How to Get Your Rent Deposit Returned
The rent deposit is a protection for the landlord against costly damages or repairs left by a tenant who disappears. The amount of the rent deposit varies from landlord to landlord. One month’s rent is a common amount, but it isn’t unusual to be asked to pay more. There are a numbers of steps that tenants can and should take to ensure that they have the rent deposit returned at the conclusion of the lease agreement.
Know What the Lease Says About the Rent Deposit
Experts recommend that tenants read the lease before signing on to live in an apartment. The lease should include a section that talks about a rent or damage deposit. Make sure you understand the landlord’s rules regarding the amount of the deposit and the process to get the rent deposit returned. Often, the landlord will conduct an inspection of the apartment and make a decision about how much – if any – of the deposit should be returned. Remember that if you disagree with any of the provisions of the lease, you have options. You can insist that new clauses be written into the lease, which is perfectly legal as long as both you and the landlord initial the clause. You can also decide to try a different apartment.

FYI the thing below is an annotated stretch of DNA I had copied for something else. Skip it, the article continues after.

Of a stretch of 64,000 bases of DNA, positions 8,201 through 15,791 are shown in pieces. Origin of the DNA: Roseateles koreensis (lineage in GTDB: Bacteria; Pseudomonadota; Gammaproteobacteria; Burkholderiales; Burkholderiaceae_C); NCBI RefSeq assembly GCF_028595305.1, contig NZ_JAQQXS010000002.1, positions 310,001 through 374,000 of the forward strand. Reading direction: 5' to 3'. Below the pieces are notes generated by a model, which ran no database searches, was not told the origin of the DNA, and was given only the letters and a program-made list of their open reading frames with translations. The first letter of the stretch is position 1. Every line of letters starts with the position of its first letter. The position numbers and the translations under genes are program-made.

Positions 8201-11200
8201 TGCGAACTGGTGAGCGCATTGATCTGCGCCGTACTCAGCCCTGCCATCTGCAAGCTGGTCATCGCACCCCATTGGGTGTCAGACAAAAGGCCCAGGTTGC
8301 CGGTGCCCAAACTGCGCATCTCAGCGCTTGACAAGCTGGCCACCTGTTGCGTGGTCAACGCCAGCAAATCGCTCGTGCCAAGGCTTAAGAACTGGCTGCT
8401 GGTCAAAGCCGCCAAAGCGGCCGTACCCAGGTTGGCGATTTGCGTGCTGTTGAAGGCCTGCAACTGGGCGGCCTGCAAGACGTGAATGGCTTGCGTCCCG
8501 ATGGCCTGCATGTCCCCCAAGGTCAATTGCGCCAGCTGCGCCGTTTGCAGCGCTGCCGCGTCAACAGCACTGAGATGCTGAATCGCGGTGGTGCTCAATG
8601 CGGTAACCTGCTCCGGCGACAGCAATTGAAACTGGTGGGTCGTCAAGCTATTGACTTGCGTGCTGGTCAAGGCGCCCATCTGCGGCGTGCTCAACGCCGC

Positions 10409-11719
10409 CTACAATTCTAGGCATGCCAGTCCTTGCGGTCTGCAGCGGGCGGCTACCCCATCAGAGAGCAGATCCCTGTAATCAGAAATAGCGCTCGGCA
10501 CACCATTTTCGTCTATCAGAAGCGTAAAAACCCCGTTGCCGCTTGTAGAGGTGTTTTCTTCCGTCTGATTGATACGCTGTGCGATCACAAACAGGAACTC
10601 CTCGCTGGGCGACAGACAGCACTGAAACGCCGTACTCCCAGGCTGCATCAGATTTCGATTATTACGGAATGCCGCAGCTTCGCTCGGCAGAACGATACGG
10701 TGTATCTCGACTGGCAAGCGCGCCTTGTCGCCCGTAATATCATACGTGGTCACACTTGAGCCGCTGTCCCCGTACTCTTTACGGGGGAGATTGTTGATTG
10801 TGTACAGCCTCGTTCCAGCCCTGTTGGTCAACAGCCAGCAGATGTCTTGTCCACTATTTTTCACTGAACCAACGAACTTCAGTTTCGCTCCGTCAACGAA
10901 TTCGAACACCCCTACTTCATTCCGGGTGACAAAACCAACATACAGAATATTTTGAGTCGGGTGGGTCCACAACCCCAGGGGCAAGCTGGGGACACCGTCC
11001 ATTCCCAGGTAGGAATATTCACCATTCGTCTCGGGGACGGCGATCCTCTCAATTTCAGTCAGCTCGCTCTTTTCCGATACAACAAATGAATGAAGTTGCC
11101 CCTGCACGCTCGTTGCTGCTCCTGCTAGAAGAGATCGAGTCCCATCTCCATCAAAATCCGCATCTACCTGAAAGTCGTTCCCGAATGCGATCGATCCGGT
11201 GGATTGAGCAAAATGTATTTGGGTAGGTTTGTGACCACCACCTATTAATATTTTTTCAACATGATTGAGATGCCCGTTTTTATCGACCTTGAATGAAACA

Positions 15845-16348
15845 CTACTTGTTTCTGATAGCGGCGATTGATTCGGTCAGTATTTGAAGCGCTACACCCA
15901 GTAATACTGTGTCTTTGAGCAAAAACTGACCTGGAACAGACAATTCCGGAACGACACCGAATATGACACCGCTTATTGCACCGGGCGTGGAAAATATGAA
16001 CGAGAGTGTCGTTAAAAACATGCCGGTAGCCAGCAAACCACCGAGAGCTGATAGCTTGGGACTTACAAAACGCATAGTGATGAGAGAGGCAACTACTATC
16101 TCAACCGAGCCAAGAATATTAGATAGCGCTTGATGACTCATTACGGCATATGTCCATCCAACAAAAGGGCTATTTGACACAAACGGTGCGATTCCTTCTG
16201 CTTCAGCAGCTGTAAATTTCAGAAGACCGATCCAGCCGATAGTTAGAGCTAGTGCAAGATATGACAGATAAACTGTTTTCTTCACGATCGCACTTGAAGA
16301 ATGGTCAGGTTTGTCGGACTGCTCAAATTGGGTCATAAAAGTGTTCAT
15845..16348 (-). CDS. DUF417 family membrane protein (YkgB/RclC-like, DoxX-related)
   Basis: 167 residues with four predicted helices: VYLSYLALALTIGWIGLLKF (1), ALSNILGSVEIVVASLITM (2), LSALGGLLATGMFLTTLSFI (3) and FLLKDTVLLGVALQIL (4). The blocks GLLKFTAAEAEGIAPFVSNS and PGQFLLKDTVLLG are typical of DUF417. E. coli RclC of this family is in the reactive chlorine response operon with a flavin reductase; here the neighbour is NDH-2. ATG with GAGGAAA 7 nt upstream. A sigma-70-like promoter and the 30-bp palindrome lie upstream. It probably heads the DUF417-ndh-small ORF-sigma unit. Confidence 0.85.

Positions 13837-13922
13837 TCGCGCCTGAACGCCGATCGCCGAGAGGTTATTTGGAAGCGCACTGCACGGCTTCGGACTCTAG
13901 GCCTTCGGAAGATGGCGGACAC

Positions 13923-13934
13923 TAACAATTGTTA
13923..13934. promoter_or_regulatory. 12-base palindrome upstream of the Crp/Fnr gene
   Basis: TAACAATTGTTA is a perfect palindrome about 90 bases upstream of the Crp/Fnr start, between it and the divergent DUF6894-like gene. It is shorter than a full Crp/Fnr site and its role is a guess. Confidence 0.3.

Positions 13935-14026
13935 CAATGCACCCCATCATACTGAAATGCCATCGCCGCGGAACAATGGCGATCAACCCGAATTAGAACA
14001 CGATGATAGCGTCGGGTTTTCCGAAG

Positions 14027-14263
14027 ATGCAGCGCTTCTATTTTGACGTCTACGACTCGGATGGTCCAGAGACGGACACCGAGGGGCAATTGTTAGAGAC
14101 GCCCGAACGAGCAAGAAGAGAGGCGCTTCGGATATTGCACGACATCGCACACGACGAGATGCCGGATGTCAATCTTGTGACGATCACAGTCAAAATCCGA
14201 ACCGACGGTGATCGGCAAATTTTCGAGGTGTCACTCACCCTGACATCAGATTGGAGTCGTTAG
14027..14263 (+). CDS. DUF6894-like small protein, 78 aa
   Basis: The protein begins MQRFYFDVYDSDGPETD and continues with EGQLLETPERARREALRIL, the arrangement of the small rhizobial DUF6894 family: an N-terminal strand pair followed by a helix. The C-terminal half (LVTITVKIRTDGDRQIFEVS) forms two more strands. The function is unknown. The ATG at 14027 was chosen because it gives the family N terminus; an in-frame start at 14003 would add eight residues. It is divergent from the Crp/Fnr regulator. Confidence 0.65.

Improving Your Chances to Get Your Rent Deposit Returned
- Report damage immediately. If there is a storm that causes damage to your apartment, that is not your responsibility. Notify your landlord immediately about the damage and document the damage so that your landlord doesn’t try to hold back some of the rent deposit for that repair.
- Document the apartment condition. Take pictures of your empty apartment before you leave. Be sure to include any areas of minor damage. As landlords prepare empty apartments for new tenants, it isn’t unusual for minor damage to become worse. Your pictures will prove the state of the apartment when you left.
- Ask for a walk-through. Even if the lease doesn’t call for it, ask the landlord for a walkthrough as you leave the apartment. You may be able to get your rent deposit on the spot, or at least understand what areas of damage will be deducted from the deposit.
- Leave forwarding address. Don’t let a check from your old landlord get lost in the mail as you go from one apartment to another.
- Consider small claims court. State regulations usually give landlords up to a month to return a rent deposit. If you haven’t heard from your landlord, or if you disagree about the amount, you can take up the issue in small claims court. Initiating the process could persuade the landlord to make a fair settlement offer.